It had been realized already during the biggest meetings earlier in 1910 that the novelty of simply seeing airplanes fly soon wore off, and that the uninformed crowd in the end found the endless circling of airplanes at safe speeds and low altitudes rather monotonous. The lack of public announcement systems and other practical means of informing about what was going on surely played a part, since only the most initiated could tell whether the plane just passing by was on a world record flight or simply cruising. The simple fact was that too much went on at the airfield at the same time and even the initiated reporters found it difficult to keep track. The safety issues of the dense traffic around the course were also a concern, and several accidents were caused by airplanes being upset by the turbulence created by others. A new format of air racing would be tested a month later, the multi-stage cross-country "Circuit de l'Est"!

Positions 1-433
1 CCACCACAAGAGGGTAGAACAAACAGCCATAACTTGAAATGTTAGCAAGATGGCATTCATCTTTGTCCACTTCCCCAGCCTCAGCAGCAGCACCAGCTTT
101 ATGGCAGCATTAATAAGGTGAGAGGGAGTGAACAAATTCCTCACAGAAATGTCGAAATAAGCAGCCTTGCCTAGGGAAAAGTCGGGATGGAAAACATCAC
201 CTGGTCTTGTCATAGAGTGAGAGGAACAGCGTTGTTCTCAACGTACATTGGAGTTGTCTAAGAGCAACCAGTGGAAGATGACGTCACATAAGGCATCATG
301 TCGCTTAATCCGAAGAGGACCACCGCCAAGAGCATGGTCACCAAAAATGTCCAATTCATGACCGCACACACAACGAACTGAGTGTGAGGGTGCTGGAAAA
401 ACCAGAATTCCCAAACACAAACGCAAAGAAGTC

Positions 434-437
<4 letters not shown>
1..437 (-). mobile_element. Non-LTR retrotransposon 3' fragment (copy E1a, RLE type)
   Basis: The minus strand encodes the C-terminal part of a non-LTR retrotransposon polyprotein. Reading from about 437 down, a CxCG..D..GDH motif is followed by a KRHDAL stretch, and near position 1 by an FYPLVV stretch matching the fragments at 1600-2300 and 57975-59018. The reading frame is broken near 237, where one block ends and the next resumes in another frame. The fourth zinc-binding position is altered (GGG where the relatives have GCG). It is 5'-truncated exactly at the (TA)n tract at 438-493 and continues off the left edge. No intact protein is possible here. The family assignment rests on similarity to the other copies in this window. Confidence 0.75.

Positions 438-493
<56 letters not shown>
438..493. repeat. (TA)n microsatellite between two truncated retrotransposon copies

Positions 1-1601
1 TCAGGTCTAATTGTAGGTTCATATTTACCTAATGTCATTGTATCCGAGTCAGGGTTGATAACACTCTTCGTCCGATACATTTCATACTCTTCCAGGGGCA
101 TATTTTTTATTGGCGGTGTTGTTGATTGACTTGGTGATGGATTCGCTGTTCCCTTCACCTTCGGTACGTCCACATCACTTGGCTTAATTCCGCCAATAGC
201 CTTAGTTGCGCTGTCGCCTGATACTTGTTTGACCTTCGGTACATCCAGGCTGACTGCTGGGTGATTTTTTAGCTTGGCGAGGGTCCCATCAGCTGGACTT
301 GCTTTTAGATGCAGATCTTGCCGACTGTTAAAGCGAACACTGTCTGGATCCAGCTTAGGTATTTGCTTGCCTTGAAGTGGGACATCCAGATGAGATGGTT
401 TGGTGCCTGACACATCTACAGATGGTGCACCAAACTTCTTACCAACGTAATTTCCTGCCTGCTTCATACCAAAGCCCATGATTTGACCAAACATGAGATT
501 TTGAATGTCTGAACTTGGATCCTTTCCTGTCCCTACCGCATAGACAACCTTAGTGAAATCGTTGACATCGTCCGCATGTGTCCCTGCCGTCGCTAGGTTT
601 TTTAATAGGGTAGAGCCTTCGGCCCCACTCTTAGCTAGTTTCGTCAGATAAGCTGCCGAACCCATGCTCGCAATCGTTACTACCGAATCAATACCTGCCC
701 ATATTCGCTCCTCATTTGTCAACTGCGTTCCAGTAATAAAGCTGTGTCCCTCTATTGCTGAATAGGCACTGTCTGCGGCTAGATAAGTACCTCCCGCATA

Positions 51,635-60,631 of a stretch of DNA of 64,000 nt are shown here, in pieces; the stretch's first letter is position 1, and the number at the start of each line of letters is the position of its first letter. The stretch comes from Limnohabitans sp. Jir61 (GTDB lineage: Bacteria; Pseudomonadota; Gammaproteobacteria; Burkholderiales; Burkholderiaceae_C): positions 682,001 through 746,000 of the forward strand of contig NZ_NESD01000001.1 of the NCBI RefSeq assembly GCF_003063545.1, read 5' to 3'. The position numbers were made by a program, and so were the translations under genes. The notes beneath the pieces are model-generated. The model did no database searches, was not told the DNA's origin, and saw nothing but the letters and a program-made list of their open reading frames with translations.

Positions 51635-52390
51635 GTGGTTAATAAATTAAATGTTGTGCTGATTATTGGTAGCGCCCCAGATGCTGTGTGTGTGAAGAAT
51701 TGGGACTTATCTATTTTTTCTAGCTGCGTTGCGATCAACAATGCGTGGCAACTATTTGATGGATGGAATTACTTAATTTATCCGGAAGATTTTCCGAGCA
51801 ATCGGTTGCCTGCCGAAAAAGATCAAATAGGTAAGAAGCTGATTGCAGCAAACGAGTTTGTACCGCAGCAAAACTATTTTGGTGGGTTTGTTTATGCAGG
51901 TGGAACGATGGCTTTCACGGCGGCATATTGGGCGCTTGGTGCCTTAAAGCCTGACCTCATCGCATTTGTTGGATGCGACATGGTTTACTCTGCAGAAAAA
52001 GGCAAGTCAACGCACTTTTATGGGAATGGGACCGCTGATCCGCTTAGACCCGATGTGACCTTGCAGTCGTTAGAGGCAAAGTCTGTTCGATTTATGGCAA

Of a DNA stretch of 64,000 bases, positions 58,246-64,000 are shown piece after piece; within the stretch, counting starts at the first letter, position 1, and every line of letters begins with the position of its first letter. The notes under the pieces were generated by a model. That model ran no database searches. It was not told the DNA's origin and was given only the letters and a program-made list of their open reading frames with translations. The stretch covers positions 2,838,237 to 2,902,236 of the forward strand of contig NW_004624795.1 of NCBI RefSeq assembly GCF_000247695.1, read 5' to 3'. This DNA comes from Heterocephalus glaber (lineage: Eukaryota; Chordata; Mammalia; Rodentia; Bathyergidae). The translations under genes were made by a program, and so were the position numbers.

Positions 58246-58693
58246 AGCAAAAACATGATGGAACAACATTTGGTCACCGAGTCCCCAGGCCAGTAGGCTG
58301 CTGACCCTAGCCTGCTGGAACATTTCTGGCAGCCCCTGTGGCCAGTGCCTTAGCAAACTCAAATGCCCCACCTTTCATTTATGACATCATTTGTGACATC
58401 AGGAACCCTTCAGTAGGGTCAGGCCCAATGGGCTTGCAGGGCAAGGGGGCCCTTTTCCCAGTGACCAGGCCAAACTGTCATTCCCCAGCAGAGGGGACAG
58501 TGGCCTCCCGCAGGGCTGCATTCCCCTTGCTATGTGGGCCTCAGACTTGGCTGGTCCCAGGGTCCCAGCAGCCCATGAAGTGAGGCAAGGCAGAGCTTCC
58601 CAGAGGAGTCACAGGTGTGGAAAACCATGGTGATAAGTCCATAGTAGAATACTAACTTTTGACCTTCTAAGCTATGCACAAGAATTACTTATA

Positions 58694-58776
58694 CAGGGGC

A month after the meeting it was reported that 21 flyers who had damaged their machines during the meeting were going to sue the organizers for damages. They claimed that their machines had been unnecessarily damaged by landing in the high crops outside the narrow mowed strip along the course, which did not conform with the regulations of the Aéro-Club. Martinet, who had been hospitalized for three weeks, claimed an additional 20,000 francs. It would be interesting to know how this process ended...

The bulletins regarding the status of de Laroche became more and more optimistic for every day. She faced a long rehabilitation, but eventually recovered completely. She was back at the controls of an airplane in 1912, and after being grounded during World War One she lost her life in an accident while testing a Caudron biplane in 1919.

Back to the top of the page